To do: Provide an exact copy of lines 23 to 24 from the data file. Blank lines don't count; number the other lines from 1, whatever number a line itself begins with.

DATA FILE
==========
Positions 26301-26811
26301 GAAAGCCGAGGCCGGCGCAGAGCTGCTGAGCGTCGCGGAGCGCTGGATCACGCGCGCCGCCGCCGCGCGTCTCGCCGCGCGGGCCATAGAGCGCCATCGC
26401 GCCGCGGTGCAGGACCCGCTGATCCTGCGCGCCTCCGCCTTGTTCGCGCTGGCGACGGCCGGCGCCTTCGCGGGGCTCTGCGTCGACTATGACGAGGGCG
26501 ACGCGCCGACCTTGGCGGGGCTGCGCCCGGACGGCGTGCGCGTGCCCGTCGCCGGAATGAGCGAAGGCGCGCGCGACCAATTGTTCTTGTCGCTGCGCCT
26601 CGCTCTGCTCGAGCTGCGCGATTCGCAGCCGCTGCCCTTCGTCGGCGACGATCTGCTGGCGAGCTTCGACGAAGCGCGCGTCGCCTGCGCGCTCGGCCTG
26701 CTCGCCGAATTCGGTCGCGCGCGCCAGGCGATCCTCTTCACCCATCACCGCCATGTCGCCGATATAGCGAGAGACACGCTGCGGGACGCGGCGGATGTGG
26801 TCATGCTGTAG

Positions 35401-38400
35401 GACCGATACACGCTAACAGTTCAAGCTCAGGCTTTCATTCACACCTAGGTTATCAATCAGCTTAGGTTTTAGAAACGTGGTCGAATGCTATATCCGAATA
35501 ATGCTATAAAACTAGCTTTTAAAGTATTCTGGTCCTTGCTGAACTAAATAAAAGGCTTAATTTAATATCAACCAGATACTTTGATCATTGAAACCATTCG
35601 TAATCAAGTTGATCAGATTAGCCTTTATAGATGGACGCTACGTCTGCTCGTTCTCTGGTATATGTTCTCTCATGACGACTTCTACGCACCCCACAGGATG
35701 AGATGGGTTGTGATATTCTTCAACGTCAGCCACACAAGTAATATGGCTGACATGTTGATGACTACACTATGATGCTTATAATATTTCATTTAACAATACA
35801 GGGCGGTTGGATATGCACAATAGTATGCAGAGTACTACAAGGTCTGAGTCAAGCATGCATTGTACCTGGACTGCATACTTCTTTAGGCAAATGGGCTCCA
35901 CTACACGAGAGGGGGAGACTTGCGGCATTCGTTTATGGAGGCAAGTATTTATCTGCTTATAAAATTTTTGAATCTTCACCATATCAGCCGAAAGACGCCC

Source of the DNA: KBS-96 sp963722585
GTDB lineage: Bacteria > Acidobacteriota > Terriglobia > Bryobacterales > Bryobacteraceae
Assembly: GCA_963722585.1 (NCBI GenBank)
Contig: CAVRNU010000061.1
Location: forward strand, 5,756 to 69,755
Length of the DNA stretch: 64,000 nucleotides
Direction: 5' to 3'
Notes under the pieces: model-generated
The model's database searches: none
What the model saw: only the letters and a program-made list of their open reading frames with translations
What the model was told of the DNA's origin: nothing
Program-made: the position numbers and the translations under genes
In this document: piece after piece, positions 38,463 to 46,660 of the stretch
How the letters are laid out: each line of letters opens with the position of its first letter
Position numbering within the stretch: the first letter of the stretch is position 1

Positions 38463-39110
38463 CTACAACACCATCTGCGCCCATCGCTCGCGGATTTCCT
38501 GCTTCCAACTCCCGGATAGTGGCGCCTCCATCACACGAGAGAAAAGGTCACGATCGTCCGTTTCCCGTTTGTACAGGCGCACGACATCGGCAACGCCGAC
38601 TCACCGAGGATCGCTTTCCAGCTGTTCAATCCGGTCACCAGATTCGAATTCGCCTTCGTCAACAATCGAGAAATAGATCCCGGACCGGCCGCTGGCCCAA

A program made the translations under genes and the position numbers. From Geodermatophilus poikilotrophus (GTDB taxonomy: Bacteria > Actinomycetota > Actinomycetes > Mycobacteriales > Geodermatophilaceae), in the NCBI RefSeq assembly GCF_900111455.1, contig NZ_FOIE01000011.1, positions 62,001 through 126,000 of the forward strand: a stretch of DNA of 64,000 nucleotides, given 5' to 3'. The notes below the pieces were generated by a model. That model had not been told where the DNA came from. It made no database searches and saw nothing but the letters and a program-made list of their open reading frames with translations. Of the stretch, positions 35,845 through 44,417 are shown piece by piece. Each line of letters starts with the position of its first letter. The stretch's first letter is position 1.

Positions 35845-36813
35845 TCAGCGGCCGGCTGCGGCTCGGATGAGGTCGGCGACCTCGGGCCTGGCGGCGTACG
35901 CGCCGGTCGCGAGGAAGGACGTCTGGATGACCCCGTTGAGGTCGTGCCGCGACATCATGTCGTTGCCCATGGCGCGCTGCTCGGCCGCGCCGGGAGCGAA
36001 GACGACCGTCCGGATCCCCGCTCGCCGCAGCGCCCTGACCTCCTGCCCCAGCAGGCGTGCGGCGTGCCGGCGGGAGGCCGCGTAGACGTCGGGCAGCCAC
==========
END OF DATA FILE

The model's database searches: none
What the model saw: only the letters and a program-made list of their open reading frames with translations